US voters have delivered a blow to the political establishment by electing outsider Donald Trump to the presidency, much like UK voters did earlier this year when they opted to leave the EU. But just how close are the parallels between Tuesday's result and June's referendum? Were the voters who gave Mr Trump his victory much the same as those who voted to leave the EU?
For many on this side of the Atlantic, there was a strong sense of deja vu on Tuesday night as it gradually emerged that Donald Trump has pulled off a dramatic victory.
It all seemed reminiscent of the drama that British voters had experienced when in the small hours of 24 June it became apparent that a majority had voted to leave the European Union.
One reason of course was that neither result had been expected. In the UK most - though not all - polls put Remain narrowly ahead. In the US most - though again not quite all - polls put Hillary Clinton narrowly in the lead.
Read carefully, neither set of polls could in fact be said to point to a clear winner, but most commentators had convinced themselves that Remain and Mrs Clinton respectively would emerge victorious.
But another arguably more important reason for the sense of deja vu was the similarity between some of Donald Trump's key campaign messages and those of the Leave campaign.
Both majored on concerns about immigration. Both questioned whether the existing global financial order necessarily benefitted the ordinary man in the street. And both portrayed themselves as the underdogs campaigning against an allegedly complacent and out of touch political establishment.
In the UK these stances have been shown to appeal in particular to the so-called "left behind", that is, voters who feel they have lost out economically in recent years and who are uncomfortable with some of the social changes that have been going on around them.
Meanwhile, Donald Trump was remarkably successful in such mid-West Rust Belt states as Michigan, Ohio and Wisconsin, where the decline of manufacturing industry has seemingly created a part of America that can also be said to have been "left behind".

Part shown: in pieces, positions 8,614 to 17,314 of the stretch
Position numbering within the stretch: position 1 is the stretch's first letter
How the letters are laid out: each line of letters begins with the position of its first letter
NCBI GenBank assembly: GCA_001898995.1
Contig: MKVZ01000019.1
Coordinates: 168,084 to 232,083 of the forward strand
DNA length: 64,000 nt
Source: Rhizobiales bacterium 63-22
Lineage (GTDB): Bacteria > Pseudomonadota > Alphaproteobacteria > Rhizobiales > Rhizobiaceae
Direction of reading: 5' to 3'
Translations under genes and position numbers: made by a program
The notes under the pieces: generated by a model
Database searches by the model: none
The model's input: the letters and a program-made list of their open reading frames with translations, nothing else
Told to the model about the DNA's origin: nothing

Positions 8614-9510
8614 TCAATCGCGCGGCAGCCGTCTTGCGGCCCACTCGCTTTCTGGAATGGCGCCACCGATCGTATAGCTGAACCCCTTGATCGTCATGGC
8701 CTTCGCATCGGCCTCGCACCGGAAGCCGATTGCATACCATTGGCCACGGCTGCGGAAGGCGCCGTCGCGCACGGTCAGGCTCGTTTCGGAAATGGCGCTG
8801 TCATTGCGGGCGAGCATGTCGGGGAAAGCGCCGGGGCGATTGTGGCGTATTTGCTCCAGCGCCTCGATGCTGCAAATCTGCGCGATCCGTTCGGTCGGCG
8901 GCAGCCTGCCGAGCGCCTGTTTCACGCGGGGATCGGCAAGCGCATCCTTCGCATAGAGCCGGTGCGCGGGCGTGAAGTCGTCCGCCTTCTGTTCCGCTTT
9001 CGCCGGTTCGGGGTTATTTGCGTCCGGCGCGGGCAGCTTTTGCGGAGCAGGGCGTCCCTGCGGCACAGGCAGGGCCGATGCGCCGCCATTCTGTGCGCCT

There are certainly some striking similarities between the UK and US voting trends. To begin with, older voters in the UK were inclined to vote to leave the EU, whereas a majority of younger voters were in favour of remaining, according to exit poll data. Similarly, in the US Mrs Clinton was ahead among younger voters, while Mr Trump was more likely to be preferred by older citizens.
At the same time, an educational divide was apparent in both ballots. In the UK, polls suggested a majority of university graduates were keen on remaining in the EU, while those without a degree voted to leave. Equally, in the US, exit polls indicate college graduates were more likely to vote for Hillary Clinton, whereas those who were not college graduates inclined towards Donald Trump.
Moreover, this educational divide was one of the most remarkable features of the US election. Republican candidates do not usually do better among non-graduates than graduates.
In 2012 the level of support for the then-Republican standard-bearer, Mitt Romney, was almost exactly the same in the two groups. Here perhaps is the strongest evidence that Mr Trump's campaign messages had a particular resonance for a certain section of the US population that might also be described as "left behind".